“Line Up” – Elastica
Okay, so every now and then I want to silence the questions; I want something I already know and love, something I don’t have to sit and listen to over and over and wonder, “Hmmm…is this really good, or really not good?” It’s such a crazy fine line, sometimes. And okay this may not be my favorite song from Elastica’s memorable debut album (geez, nine years old already), but it sure starts the disc off with a crunchy wallop. Guitars don’t squeak and squawk much more satisfyingly than Elastica’s guitars; jammed against Justine Frischmann’s bored-yet-sultry voice, the effect was captivating. There’s even something endearing about the rhythmic grunting that intermittently accompanies the crunch here. While at the time it may have seemed that Elastica arrived rather way too late (long after the original new wave), in retrospect they act as a sort of bridge between a sound that had nearly died at that point and one that seems to be in the middle of a welcome resurgence here in the new century.
“Lazy Afternoon” – Bree Sharp
A different kind of crunch is on display here—brighter, punchier, and unabashedly mainstream-oriented. “Lazy Afternoon” is a straight-ahead rocker, fueled by crisp production, classic rock harmonies, and a heavy dose of Sheryl Crow-ish-ness. Despite her polish (and despite a truly sensational name) Bree Sharp seems to be rather unfortunately betwixt and between in today’s music world: neither a teenybopper nor a baby boomer, she records like an indie rocker (i.e. she has her own label) yet sounds like Crow’s younger sister. “Lazy Afternoon” comes from her second CD, 2002’s More B.S., which probably did not receive as much attention as her 1999 debut, A Cheap and Evil Girl. That one came out on a small label (Trauma Records), and was juiced by something of a novelty song—“David Duchovny,” a love letter to the X-Files actor (featuring the memorable couplet: “David Duchovny/Why won’t you love me?”).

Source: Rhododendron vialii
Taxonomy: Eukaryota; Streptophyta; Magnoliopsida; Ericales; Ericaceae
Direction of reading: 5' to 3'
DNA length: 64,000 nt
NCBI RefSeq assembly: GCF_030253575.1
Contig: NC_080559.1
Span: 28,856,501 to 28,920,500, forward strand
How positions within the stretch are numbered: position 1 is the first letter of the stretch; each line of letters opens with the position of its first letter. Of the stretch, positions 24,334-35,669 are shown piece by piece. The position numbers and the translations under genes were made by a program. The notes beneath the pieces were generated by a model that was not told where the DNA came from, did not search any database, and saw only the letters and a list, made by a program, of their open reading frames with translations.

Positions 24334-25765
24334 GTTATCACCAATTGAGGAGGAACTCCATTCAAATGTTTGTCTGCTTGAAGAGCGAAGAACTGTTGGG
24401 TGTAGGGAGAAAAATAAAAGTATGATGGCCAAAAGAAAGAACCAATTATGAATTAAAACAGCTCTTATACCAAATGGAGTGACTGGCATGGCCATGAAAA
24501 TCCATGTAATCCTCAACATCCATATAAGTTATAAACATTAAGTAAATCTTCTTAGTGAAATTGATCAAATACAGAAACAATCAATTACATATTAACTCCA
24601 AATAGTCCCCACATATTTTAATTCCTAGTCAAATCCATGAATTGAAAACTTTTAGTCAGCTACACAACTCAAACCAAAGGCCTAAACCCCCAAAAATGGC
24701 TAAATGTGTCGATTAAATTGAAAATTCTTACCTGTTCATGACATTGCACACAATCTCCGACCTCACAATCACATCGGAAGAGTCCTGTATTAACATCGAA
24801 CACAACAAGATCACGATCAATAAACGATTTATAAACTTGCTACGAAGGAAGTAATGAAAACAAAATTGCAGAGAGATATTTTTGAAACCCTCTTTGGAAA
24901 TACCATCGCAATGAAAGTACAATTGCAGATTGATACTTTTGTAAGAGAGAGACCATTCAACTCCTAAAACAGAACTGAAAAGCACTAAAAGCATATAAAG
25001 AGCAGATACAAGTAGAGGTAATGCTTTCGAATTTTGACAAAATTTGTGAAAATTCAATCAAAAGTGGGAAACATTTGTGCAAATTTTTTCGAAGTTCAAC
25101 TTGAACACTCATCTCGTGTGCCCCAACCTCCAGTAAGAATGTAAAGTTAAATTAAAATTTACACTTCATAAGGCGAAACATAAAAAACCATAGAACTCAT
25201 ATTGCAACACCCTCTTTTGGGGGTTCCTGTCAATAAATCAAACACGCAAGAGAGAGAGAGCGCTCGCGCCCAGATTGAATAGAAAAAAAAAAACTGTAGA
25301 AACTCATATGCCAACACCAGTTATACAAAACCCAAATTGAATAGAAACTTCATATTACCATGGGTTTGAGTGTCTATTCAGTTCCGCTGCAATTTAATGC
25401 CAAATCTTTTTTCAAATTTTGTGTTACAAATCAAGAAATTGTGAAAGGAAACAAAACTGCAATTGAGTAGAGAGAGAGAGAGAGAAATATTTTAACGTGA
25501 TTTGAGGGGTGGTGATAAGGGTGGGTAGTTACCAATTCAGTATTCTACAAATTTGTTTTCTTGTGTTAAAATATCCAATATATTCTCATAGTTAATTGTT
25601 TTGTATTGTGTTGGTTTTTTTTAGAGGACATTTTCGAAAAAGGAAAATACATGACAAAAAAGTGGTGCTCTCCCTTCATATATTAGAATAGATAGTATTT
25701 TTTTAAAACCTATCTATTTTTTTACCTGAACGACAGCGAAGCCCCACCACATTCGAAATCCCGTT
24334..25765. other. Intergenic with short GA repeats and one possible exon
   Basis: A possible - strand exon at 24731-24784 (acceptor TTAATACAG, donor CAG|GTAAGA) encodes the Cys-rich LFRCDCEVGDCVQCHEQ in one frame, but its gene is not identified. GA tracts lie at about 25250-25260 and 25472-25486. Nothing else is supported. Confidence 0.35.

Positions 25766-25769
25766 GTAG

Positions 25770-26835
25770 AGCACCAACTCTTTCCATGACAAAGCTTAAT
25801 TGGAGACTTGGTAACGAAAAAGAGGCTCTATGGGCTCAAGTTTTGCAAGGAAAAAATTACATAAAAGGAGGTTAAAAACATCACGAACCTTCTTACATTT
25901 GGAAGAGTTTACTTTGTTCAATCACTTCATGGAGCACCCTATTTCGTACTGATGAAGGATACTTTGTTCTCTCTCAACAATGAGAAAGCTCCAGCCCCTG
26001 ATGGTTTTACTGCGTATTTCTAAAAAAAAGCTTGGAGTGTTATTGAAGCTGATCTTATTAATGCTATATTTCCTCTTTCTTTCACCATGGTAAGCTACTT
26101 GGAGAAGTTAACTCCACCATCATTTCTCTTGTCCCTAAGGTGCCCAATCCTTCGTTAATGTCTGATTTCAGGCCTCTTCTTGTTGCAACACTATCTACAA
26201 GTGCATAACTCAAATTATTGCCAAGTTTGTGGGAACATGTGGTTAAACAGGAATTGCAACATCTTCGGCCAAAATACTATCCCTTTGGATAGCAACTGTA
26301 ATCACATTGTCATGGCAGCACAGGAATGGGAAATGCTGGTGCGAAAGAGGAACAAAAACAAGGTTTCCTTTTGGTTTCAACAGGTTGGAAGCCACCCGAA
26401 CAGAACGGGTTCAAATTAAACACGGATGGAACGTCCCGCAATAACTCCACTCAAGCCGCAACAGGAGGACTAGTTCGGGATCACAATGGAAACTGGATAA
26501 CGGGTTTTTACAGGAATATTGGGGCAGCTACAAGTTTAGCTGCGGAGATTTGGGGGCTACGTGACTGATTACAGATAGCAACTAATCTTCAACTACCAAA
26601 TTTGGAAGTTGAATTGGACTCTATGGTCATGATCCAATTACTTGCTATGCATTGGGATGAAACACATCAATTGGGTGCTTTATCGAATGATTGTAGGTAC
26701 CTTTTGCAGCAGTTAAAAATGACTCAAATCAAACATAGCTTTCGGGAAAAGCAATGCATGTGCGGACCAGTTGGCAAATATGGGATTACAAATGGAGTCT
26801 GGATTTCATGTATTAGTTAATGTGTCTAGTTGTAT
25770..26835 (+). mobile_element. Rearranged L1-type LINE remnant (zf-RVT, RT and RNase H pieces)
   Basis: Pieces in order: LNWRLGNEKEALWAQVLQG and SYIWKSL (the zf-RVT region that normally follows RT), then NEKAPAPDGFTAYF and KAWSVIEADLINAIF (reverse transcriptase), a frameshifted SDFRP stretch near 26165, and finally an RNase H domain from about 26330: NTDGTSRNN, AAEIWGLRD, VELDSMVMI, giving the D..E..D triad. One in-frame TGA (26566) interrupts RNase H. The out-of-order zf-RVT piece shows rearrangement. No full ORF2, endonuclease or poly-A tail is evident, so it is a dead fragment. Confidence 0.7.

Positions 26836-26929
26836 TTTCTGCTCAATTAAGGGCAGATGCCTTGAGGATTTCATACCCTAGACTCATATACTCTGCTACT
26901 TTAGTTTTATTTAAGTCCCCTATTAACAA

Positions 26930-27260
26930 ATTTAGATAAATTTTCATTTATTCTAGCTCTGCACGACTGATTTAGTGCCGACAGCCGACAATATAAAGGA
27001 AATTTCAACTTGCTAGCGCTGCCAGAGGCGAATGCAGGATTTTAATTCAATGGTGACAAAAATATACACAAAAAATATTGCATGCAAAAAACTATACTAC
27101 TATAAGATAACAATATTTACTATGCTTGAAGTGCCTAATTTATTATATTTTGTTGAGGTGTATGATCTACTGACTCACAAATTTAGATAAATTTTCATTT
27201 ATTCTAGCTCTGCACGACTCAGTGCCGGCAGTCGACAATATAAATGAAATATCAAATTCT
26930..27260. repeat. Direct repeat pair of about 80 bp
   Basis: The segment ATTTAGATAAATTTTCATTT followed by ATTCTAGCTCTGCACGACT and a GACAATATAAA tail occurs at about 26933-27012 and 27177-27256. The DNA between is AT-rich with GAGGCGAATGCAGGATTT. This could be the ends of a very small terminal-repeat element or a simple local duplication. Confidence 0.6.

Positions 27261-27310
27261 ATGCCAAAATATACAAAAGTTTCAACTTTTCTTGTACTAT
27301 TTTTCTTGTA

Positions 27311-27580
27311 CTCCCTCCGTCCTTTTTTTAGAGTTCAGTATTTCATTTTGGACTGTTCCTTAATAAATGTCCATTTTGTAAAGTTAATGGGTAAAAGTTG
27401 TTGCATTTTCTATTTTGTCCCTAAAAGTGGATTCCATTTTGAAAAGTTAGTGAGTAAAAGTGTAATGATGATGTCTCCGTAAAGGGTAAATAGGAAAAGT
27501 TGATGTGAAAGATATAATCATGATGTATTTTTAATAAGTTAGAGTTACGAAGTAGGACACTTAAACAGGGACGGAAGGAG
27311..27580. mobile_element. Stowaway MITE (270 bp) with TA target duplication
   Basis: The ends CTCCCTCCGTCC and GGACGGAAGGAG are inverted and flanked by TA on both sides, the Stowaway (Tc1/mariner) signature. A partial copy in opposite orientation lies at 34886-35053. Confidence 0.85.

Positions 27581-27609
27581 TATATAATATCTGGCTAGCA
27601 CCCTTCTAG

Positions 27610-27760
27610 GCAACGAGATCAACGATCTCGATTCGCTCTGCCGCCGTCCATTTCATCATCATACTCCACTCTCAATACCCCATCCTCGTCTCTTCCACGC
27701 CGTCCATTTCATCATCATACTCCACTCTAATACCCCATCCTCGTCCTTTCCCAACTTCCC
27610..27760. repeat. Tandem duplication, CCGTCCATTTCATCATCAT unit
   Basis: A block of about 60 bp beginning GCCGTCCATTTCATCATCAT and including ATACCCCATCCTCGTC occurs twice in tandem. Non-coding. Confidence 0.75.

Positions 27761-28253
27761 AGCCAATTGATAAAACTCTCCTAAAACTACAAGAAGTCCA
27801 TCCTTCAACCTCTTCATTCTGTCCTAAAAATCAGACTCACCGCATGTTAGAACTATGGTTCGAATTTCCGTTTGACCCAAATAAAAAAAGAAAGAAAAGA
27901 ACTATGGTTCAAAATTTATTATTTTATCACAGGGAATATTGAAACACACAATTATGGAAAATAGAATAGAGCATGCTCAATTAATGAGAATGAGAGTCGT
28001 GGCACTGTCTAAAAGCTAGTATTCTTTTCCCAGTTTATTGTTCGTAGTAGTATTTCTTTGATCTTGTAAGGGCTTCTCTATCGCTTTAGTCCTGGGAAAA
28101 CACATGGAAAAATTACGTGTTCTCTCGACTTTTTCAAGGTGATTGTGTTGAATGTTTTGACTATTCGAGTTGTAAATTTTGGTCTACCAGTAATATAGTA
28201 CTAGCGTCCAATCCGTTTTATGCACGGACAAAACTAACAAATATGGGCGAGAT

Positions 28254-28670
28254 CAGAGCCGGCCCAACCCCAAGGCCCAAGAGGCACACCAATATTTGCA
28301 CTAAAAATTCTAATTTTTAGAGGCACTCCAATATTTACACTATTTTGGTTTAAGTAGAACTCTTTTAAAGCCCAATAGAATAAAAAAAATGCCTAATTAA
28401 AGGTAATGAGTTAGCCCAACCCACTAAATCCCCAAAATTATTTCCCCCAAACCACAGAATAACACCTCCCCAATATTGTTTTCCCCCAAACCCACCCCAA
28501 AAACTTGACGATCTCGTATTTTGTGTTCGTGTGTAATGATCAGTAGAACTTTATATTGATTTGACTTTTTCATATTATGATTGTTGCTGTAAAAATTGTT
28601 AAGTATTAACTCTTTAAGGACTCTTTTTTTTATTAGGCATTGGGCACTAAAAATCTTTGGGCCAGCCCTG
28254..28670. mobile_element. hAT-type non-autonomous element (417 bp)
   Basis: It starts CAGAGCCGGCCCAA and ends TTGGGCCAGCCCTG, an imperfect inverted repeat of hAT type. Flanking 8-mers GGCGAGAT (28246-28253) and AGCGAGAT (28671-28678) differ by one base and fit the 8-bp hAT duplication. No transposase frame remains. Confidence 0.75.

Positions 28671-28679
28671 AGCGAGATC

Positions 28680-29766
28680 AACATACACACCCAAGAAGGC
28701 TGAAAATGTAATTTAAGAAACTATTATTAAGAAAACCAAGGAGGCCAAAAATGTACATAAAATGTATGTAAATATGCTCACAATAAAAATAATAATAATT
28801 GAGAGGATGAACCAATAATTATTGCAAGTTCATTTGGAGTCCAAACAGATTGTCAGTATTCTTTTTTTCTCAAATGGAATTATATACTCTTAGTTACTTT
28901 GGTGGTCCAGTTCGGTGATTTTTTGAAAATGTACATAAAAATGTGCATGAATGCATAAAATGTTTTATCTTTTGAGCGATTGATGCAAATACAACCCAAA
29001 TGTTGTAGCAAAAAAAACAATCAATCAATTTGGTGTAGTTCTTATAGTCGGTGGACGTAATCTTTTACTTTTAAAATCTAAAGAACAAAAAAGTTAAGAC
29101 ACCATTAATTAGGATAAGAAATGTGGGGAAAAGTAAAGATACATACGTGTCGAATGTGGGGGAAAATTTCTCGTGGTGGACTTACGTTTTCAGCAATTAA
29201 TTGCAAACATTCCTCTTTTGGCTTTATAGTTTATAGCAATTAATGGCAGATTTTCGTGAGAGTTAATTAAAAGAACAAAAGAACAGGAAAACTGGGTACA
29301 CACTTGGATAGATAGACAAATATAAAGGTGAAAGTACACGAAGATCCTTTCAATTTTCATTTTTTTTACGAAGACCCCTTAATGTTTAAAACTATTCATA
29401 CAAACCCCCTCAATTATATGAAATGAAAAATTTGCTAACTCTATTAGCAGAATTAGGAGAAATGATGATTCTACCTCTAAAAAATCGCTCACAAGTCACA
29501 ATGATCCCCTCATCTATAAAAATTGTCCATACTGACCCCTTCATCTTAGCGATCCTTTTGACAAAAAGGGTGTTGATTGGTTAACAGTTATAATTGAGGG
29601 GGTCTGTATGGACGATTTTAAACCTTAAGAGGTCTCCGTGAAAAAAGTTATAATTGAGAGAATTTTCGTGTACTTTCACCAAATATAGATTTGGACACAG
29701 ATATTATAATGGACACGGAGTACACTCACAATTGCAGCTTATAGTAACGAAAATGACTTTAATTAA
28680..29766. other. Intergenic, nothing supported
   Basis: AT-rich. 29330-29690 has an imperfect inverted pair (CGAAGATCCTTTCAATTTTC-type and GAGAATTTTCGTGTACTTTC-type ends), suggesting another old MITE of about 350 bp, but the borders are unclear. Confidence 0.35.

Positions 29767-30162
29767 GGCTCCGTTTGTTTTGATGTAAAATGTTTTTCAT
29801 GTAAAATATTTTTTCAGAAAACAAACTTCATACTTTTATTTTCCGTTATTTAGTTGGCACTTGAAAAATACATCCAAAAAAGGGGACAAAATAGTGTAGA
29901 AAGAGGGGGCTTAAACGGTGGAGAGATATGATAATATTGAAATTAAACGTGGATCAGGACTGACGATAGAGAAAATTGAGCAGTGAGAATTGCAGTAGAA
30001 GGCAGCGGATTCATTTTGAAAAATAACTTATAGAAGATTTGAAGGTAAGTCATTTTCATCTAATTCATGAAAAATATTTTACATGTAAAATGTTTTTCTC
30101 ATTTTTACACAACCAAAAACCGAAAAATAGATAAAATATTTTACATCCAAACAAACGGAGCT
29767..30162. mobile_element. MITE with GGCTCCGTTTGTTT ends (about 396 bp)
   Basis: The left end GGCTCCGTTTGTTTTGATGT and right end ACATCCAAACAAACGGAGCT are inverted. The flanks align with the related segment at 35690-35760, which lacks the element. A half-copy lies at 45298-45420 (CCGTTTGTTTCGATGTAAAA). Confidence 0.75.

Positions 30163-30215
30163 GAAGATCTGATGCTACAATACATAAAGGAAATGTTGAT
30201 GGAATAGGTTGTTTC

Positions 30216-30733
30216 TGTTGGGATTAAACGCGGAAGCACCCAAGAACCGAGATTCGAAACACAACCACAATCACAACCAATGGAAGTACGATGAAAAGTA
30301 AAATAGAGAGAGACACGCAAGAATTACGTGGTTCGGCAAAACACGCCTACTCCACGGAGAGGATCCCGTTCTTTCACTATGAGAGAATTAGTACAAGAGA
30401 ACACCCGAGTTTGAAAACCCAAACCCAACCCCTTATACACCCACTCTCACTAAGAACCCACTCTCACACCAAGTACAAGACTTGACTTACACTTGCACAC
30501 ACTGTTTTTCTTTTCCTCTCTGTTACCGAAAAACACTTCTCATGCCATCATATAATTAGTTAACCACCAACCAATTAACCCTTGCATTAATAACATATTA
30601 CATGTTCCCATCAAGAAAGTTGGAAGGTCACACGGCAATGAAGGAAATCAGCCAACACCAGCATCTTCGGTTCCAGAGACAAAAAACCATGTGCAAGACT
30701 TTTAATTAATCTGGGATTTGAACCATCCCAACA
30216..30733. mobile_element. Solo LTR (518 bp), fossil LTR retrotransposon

“Never Believe” – Elf Power
Talk about a crazy fine line—what is the fine line between celebratory mainstream pop like “Lazy Afternoon” and celebratory indie pop like this song, from a dedicated bunch of “lo-fi” musicians based in Athens, Georgia (itself something of an indie-rock center-of-the-universe)? It’s another question for the ages. Elf Power has one of those complex histories that indie fans are used to–overlapping bands with interweaving personnel and lots of funky names along the way (like Neutral Milk Hotel and the Olivia Tremor Control). Well, wherever they’ve been and whoever they are, this song is two and a half minutes of hard-driving, cathartic melody, with acoustic rhythm guitars buzzed by an advancing and retreating wall of electric fuzz and artful feedback. Singer Andrew Rieger’s voice has its own sort of solid rock vibe to it, a wonderful amalgam of, oh, maybe Paul Humphreys (Orchestral Manoeuvres in the Dark) and Justin Hayward (the Moody Blues), somehow. “Never Believe” can be found on the CD Walking With the Beggar Boys, to be released in early April on Orange Twin Records.